There are numerous other deleterious effects of this situation. Being in college and pumped up by “marginal” faculty members, students may end up putting their minds to use in less-than productive activities with the worst result being all this political correctness and intellectual intolerance that are so prevalent in today’s university campuses. How can one forget the trials and tribulations of the Harvard University President who not too long ago dared ask, “why are there not more women in the sciences”? HE LOST HIS JOB BECAUSE OF THAT QUESTION! And by the way we still do have not the answer to this question. In fact this prevailing madness in current day academia has made some old jokes, such as putting up the correctness of the Pythagorean theorem to a vote, a reality. This can be seen in June 20, 2005 Wall Street Journal article, by Diane Ravitch, titled “ETHNOMATHEMATICS” where she very eloquently exposes this insane political correctness. She writes:

Those were the days of innocent dumbing-down. Now mathematics is being nudged into a specifically political direction by educators who call themselves “critical theorists.” They advocate using mathematics as a tool to advance social justice. Social justice math relies on political and cultural relevance to guide math instruction. One of its precepts is “ethnomathematics,” that is, the belief that different cultures have evolved different ways of using mathematics, and that students will learn best if taught in the ways that relate to their ancestral culture. From this perspective, traditional mathematics — the mathematics taught in universities around the world — is the property of Western Civilization and is inexorably linked with the values of the oppressors and conquerors. The culturally attuned teacher will learn about the counting system of the ancient Mayans, ancient Africans, Papua New Guineans, and other “non-mainstream” cultures.

Partisans of social justice mathematics advocate an explicitly political agenda in the classroom. A new textbook, “Rethinking Mathematics: Teaching Social Justice by the Numbers,” shows how problem solving, ethnomathematics and political action can be merged. Among its topics are: “Sweatshop Accounting,” with units on poverty, globalization, and the unequal distribution of wealth. Another topic, drawn directly from ethnomathematics, is “Chicanos Have Math in Their Blood.” Others include “The Transnational Capital Auction,” “Multicultural Math,” and “Home Buying While Brown or Black.” Units of study include racial profiling, the war in Iraq, corporate control of the media, and environmental racism. The theory behind the book is that “teaching math in a neutral manner is not possible.” Teachers are supposed to vary the teaching of mathematics in relation to their students’ race, gender, ethnicity, and community”.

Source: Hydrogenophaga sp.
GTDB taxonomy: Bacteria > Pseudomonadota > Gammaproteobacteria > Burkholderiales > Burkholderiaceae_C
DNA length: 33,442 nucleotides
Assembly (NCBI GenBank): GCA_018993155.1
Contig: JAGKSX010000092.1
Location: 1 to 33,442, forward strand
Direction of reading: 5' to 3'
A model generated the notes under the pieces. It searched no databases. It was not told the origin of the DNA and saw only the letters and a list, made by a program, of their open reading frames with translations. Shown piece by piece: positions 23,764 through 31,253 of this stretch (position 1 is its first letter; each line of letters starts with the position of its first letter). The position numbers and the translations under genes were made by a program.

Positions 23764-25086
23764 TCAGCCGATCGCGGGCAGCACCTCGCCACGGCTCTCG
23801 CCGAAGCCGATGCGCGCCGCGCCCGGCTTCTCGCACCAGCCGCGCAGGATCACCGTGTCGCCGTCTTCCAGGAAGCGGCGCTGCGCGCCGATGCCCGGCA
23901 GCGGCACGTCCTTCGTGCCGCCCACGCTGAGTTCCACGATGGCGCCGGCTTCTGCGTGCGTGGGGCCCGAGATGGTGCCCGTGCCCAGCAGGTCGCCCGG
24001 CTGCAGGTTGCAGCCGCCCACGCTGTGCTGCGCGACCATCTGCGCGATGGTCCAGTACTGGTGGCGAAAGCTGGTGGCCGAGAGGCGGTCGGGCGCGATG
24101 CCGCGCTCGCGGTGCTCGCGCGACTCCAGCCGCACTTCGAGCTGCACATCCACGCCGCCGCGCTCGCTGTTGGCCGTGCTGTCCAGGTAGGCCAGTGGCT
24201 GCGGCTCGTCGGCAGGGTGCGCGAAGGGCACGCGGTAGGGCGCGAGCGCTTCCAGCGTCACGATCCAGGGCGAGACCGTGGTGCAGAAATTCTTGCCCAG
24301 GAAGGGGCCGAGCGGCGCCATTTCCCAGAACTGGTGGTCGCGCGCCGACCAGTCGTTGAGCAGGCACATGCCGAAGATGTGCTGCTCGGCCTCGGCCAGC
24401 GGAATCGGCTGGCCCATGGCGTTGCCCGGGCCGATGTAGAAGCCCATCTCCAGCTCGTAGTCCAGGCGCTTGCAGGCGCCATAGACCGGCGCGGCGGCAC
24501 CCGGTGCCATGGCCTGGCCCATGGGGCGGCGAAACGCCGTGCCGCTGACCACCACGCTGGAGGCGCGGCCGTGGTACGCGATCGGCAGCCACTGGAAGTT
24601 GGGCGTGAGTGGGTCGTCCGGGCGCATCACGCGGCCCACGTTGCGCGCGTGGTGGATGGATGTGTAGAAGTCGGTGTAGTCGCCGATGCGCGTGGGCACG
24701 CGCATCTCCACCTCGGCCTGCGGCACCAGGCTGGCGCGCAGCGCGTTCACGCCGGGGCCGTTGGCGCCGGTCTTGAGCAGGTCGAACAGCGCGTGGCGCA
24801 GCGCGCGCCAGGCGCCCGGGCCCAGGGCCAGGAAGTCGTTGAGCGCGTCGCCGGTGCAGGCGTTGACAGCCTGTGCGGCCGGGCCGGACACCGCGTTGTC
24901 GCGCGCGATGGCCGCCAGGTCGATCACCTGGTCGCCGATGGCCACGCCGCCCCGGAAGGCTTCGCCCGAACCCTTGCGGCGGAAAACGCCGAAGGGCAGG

This is madness!   As anyone who either has studied or utilizes mathematics in their field knows, the laws of physical science and mathematics are immutable.  To teach otherwise would require one to view the world in the manner described in Lewis Carroll’s classic “Alice In Wonderland Through the Looking Glass.”  No wonder there are so many young people who shy away from the math and science courses and opt for “feel good” subjects (many of which are in the liberal arts venue) instead.  This begs the question: How does one correct this situation?

HELP IS ON ITS WAY

As it has been the custom in the American Business, it is the private sector that often spearheads changes, innovation and progress. While some may cite World War II or the Space Race of the 1960s as being government-led, such an observation ignores the fact that government largely served to identify goals that were in the national interest of fulfilling on a massive scale.  It was the private sector that made the accomplishment of those goals achievable, feasible and economical.  This is because the price mechanism and the immutable laws of supply-and-demand were allowed to function in a manner that allowed physical, financial and intellectual capital to achieve its highest valued use in the context of the goals (e.g., victory in war, first to the moon) set forth.

In this situation concerning role of higher education, the rise of numerous private and in some cases, “for profit” education institutions, special extension courses and related certification programs is providing the template for maximizing the total return on investment in higher education that is fulfilling in both financial and non-pecuniary terms for the individual while helping to meet the ever evolving needs of the business world.  There are four such examples we can cite that affirm this observation.  Three are direct responses by the private sector, while the fourth example is “private sector” response by a public institution.